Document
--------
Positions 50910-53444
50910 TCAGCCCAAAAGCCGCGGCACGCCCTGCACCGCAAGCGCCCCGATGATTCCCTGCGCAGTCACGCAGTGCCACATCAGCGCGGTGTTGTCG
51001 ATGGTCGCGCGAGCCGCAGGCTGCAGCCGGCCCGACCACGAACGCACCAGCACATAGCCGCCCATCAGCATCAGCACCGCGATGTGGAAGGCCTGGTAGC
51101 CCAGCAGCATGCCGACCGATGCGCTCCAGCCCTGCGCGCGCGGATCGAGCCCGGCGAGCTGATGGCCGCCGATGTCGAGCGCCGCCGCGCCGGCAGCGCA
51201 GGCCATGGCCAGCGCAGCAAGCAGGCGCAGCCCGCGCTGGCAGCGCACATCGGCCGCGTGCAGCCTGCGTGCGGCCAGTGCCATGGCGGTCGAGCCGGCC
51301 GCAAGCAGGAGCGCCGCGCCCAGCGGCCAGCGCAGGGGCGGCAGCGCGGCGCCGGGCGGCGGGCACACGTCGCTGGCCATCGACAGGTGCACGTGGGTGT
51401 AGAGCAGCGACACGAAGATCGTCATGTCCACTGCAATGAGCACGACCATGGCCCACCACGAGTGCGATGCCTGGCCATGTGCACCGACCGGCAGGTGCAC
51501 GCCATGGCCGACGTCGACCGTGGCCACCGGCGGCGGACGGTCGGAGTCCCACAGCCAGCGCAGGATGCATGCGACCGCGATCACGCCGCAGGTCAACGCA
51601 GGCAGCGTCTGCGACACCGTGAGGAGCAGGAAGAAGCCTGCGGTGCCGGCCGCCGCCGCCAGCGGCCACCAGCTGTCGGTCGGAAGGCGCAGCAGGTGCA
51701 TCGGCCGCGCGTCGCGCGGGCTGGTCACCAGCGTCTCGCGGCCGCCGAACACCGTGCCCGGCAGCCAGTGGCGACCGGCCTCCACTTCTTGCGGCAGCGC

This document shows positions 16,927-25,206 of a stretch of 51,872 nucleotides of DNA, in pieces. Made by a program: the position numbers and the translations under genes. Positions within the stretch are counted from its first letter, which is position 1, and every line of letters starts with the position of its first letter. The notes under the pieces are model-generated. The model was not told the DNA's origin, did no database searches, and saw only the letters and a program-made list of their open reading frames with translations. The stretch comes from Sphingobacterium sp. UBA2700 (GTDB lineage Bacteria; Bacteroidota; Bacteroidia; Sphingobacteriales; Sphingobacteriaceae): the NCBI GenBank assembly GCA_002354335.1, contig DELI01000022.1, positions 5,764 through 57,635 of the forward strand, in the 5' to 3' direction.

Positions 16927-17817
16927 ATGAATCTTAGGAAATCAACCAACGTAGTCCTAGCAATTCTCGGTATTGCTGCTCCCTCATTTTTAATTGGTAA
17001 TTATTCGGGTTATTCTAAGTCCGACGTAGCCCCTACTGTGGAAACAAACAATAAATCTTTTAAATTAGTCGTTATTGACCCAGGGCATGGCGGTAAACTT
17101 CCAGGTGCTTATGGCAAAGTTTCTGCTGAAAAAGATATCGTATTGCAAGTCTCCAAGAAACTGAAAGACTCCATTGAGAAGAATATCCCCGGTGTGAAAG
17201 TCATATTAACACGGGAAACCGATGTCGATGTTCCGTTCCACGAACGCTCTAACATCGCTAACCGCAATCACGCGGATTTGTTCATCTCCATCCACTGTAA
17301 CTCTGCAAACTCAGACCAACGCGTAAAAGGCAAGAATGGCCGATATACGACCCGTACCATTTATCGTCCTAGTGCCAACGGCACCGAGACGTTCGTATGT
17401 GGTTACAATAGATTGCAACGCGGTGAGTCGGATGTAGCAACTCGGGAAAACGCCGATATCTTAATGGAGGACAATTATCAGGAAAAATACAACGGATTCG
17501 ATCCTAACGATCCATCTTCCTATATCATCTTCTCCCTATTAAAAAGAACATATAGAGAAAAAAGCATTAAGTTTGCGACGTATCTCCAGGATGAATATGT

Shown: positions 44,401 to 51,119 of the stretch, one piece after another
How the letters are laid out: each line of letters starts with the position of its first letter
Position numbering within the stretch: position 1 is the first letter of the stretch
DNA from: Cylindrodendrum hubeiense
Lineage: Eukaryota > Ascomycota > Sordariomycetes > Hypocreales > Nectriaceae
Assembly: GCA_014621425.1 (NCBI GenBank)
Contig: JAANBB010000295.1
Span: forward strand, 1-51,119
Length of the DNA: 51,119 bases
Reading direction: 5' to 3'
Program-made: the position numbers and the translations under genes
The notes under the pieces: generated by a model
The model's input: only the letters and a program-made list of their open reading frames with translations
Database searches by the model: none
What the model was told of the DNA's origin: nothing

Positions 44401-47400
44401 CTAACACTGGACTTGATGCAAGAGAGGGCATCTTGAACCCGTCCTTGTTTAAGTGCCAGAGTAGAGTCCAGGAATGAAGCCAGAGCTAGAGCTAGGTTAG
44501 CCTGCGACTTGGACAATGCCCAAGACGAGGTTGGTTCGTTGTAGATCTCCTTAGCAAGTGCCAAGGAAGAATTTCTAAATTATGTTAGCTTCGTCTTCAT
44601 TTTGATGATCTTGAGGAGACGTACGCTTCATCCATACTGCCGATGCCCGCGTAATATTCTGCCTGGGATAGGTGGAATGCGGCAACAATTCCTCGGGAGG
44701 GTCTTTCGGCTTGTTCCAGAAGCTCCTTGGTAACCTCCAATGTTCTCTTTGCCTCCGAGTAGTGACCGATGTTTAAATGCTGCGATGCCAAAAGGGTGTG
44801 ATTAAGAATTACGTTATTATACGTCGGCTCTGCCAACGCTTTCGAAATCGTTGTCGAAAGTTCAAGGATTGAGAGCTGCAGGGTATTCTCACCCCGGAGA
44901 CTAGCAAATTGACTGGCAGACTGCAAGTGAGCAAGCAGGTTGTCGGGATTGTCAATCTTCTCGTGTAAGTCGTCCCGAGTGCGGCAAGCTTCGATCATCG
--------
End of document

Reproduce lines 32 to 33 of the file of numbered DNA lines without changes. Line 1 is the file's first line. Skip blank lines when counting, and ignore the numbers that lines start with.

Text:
The model's input: only the letters and a program-made list of their open reading frames with translations
Database searches by the model: none